“Through valuable partnerships we are able to assist communities and tribes in ensuring the diverse historic places, culture and traditions that make our country unique and protected for future generations.” – U.S. Secretary of the Interior Ryan Zinke
Nation awarded historic preservation grant
Washington – The U.S. Department of the Interior and the National Parks Service released a statement in late May announcing the appropriation of over $60 million in historic preservation grants for states and territories and $11.4 million to the historic preservation offices of 175 tribes.
The Muscogee (Creek) Nation was named as one of the recipients, for the amount of $61,290.
The Nation’s Historic and Preservation Department’s principal role is to protect and preserve ‘valued historic and cultural resources of the Muscogee Nation,’ according to their website.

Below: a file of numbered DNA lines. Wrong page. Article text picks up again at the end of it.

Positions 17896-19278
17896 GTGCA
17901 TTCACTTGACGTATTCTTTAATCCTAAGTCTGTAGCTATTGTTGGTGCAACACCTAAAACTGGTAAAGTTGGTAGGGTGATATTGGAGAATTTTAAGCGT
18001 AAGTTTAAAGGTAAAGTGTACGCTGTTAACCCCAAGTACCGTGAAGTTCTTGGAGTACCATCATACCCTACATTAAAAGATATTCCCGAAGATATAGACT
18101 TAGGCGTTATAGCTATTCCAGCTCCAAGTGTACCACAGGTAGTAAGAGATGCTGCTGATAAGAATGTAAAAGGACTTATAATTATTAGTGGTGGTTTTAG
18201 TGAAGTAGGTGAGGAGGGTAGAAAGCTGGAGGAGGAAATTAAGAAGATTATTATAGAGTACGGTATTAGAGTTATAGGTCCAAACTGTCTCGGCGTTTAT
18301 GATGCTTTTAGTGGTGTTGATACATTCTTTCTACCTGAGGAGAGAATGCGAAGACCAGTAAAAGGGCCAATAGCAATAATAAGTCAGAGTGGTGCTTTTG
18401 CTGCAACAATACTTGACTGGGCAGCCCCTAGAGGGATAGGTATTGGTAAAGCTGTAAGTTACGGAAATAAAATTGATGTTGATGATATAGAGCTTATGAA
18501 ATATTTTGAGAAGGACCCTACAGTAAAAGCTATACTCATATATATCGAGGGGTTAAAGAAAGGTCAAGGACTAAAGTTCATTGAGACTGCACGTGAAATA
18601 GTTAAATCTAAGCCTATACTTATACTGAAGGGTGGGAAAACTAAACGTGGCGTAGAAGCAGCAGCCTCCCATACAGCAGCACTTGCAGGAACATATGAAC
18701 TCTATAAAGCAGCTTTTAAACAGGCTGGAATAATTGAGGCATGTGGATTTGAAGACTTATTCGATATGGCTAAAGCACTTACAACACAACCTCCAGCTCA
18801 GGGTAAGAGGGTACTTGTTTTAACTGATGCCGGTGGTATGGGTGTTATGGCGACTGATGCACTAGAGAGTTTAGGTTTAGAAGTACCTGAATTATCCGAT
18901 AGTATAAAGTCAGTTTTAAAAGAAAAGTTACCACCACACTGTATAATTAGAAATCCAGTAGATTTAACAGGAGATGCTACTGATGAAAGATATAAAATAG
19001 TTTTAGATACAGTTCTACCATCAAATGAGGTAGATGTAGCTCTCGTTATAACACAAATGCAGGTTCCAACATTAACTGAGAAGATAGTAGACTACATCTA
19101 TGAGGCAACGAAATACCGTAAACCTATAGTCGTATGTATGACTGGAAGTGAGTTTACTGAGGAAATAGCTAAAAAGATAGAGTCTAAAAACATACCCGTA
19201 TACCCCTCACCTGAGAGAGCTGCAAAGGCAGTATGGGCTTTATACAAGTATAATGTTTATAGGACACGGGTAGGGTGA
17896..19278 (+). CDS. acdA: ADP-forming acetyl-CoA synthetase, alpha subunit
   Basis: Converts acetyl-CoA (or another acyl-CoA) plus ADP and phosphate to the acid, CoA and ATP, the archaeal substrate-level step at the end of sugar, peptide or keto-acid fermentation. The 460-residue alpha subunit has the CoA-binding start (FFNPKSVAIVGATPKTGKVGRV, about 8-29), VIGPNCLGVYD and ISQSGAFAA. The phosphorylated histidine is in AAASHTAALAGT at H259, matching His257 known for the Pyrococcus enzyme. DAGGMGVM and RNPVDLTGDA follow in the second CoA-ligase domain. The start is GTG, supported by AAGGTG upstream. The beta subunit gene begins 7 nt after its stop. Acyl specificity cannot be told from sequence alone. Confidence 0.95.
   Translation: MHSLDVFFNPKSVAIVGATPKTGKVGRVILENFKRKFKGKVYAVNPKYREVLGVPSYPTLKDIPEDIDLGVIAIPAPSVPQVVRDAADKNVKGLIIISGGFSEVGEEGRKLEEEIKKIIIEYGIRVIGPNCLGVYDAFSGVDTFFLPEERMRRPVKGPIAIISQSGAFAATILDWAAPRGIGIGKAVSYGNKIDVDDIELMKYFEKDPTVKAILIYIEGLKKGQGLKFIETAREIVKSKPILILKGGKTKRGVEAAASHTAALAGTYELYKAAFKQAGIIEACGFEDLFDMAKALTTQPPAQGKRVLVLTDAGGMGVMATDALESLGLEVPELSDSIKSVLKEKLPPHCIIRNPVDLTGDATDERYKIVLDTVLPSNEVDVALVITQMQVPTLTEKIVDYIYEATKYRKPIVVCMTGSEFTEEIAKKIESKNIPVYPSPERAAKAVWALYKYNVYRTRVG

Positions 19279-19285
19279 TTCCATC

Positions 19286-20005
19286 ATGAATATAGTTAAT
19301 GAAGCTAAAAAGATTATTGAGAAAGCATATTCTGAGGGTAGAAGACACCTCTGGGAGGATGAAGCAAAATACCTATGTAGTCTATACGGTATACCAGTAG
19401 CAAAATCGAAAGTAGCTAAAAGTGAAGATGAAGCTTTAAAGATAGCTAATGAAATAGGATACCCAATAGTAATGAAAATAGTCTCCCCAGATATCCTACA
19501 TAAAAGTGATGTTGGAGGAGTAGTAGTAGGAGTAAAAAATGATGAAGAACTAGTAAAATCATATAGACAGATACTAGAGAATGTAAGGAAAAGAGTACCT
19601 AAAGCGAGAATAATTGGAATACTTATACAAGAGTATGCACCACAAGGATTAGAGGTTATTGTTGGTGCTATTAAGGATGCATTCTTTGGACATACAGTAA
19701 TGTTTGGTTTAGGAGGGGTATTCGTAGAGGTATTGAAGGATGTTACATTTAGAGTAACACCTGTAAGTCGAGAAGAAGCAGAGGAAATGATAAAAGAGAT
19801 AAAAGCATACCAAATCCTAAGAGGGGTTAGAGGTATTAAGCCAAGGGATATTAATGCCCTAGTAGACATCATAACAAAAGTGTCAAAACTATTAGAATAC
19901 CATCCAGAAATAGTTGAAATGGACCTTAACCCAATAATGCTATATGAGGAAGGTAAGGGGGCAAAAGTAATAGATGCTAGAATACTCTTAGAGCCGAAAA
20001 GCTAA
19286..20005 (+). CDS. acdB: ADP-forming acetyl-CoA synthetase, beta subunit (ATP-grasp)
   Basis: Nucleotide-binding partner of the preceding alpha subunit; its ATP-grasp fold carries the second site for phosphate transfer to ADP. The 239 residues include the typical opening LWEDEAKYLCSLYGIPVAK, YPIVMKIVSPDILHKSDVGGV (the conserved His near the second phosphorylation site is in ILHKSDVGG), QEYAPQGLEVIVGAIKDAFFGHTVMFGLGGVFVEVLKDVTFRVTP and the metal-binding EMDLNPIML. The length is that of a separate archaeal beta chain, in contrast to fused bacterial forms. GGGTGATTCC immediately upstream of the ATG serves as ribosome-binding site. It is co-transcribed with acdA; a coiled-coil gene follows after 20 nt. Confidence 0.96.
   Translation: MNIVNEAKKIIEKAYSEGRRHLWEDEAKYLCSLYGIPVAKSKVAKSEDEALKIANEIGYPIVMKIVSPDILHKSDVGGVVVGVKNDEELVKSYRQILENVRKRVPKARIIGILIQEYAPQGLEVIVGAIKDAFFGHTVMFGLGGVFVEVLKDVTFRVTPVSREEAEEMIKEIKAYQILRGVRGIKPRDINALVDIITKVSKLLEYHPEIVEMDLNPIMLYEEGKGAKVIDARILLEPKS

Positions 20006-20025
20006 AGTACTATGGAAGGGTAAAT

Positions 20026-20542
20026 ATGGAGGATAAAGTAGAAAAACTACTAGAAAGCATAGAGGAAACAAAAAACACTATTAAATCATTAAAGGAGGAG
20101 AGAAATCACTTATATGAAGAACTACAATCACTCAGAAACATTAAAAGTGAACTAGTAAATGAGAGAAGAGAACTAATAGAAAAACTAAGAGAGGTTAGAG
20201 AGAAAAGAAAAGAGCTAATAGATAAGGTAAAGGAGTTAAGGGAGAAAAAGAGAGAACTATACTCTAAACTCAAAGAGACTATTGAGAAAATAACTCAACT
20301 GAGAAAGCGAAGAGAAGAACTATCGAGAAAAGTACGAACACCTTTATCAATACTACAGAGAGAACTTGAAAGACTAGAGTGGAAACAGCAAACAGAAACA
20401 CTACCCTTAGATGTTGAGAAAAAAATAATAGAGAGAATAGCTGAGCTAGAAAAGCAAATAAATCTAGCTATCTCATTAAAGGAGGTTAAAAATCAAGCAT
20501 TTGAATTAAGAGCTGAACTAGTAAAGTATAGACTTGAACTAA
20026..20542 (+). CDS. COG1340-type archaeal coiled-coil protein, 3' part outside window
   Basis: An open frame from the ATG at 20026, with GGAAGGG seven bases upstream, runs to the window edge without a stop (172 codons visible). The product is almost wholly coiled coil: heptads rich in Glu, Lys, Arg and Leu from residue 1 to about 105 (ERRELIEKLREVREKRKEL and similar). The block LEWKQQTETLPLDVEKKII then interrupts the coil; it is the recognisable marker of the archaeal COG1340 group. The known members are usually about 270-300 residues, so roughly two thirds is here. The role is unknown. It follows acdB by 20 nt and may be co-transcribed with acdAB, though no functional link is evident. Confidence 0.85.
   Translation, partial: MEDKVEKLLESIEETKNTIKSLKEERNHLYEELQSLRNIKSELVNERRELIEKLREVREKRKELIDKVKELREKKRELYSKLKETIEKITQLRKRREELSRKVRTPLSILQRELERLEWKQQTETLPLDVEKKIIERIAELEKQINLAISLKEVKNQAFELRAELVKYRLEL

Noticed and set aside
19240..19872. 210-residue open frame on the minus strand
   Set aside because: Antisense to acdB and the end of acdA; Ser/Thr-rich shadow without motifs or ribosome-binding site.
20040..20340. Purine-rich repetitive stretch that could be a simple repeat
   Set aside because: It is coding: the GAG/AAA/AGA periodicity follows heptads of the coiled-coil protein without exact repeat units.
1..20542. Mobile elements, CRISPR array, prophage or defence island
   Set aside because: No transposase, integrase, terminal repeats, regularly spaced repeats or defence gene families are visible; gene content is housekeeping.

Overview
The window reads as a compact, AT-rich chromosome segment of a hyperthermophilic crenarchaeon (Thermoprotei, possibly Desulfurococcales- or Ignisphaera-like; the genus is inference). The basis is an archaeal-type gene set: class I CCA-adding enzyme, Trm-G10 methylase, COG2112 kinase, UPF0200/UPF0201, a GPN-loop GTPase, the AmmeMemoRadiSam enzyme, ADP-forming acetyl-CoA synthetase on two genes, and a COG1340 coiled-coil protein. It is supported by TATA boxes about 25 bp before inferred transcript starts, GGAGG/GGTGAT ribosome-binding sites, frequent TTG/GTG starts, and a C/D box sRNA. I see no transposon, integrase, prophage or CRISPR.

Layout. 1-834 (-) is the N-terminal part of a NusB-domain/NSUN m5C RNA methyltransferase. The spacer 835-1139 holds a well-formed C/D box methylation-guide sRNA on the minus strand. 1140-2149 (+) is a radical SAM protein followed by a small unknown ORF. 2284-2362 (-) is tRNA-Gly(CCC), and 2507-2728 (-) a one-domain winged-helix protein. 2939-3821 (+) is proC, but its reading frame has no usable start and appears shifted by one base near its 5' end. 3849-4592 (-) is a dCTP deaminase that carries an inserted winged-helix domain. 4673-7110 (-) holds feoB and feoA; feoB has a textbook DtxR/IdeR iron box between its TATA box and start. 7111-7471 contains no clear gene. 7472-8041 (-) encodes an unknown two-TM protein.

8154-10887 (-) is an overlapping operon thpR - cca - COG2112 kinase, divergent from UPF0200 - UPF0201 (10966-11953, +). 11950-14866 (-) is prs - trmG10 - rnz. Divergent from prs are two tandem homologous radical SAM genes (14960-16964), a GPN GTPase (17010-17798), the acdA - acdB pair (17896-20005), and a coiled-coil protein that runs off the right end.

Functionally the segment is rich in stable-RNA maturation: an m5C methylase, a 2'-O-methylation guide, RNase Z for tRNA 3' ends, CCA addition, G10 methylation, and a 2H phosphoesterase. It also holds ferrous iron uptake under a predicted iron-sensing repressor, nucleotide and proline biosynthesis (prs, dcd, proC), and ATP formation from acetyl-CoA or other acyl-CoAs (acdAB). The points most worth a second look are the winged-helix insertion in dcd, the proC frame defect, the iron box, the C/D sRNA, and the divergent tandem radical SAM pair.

Resources such as the documents, research and reference materials found in the department’s library/archives. The department also operates the Nation’s cemetery project, which is tasked with locating and documenting Creek cemeteries.
The Nation has been a recipient of this grant since 2010, which helps to fund the preservation of any sites spanning numerous southern states in which the Nation is considered to have left its “footprint.”
According to U.S. Secretary of the Interior Ryan Zinke, fees collected from drilling on the Outer Continental Shelf supported the funding for these grants.
“Through valuable partnerships we are able to assist communities and tribes in ensuring the diverse historic places, culture and traditions that make our country unique and protected for future generations,” Zinke said.